Since that time, I also provided Crowell with photographs of the Harriman Alaska Expedition specimens, and conversed with zooarchaeologist Dr. Mike Etnier, working in partnership with Crowell, and NMNH collections manager Charley Potter. They provided information on previous examples and results of harbor seal genetic sampling in the NMNH collections and direction on destructive sampling application protocol.
Another area of potential interest is noted Smithsonian archaeologist, Henry Bascom Collins (1899–1987), who contributed significantly to USNM Mammal collections. A simple search of specimen data, reveals 473 specimens collected by Collins. Of these, 12 bowhead specimens, 12 walrus, and one harbor seal were collected at St. Lawrence Island, Alaska, variously listed as being from Miyowagh, and Kialegak sites at the northwestern and southeastern tips of the island, respectively.
Accessing Collins’ field books and papers in the Smithsonian National Anthropological Archives may provide insight into the context of these specimens. How many of these specimens were found in archaeological context? If it is possible to correlate a specimen to an archaeological record, what can be learned from its context? By virtue of their site location and stratigraphy, can these specimens be related to the ‘layered’ ethnographic landscapes that Igor Krupnik describes in his chapter on Gambell in the Northern Ethnographic Landscapes volume (2004)? If so, these specimens become indicators not only of morphology and species distribution, but of cultural practices ranging from hunting and prey disposal to architectural design.
Case studies such as this, if successful, make an argument for exploring early biological specimen collections for archaeological materials. These particular specimens would occupy their own liminal institutional status, being both embodiments of potential biological knowledge and records of human cultural activity, granting them a unique status as data and object of narrative. Theoretically, all museum specimens hold this status, as a record of their institutional histories and structures, of preparation and material histories, and as a record of their use and meaning to researchers, the public, collection managers, and others who interact with them and with the information surrounding them. Data collection itself is in a sense a narrative act. However, archaeological context makes this narrative component more explicit, and provides an optimal intellectual gateway to the reminder that biological specimens are indeed cultural artifacts. Similarly, many cultural artifacts are, in part, biological specimens.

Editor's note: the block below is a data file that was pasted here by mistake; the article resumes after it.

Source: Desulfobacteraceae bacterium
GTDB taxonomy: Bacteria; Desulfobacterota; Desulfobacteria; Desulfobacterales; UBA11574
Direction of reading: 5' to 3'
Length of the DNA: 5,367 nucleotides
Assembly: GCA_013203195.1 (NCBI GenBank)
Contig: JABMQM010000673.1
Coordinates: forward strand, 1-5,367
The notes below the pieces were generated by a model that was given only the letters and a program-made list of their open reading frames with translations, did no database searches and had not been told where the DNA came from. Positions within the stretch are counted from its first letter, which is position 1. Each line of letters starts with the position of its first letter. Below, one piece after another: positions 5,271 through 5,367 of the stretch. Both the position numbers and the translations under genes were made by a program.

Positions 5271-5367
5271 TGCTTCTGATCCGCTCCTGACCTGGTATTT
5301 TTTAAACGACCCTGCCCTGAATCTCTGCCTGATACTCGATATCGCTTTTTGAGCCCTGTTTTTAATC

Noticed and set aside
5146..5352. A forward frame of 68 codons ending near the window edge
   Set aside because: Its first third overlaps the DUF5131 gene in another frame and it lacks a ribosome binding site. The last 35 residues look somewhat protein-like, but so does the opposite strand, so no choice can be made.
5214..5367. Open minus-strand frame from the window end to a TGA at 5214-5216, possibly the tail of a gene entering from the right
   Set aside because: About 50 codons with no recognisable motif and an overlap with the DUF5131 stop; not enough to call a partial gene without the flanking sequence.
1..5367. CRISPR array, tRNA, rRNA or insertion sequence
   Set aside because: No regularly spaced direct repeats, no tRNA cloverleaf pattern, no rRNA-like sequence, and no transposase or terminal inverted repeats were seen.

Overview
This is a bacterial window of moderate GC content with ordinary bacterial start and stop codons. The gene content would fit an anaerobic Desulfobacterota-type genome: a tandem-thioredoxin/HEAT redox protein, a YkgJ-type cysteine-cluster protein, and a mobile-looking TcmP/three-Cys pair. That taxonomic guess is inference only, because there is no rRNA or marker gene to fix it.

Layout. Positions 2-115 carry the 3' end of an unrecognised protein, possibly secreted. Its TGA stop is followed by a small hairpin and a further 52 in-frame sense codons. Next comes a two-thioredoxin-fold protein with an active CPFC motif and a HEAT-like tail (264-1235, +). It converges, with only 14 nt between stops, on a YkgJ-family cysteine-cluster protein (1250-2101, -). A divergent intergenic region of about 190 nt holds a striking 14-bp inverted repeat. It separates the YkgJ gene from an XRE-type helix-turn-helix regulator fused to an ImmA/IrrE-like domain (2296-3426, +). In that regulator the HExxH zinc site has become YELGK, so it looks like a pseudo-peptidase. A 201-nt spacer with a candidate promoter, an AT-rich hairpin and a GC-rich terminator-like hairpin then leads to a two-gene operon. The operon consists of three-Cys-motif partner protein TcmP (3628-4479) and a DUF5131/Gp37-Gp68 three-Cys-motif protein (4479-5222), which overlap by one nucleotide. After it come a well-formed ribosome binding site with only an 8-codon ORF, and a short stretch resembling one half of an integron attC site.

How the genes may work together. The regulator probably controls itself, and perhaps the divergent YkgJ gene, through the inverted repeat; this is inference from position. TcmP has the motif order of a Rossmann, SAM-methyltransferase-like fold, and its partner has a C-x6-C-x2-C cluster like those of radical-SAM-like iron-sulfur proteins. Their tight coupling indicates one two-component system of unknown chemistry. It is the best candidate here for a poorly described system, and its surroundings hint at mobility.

Departmental divisions provide ease of access and care, as individuals such as curators and collection managers develop specialties within these named fields of expertise. However, data integration provides the opportunity to view specimens which may be physically and curatorially divided across an institutional whole. Tools such as NMNH’s eMU database provide an optimal search environment to permit the interested public, researchers, and museum specialists the ability to develop new comparative studies. However, they frequently act instead as “gated communities,” with each division having its own data organizational structure.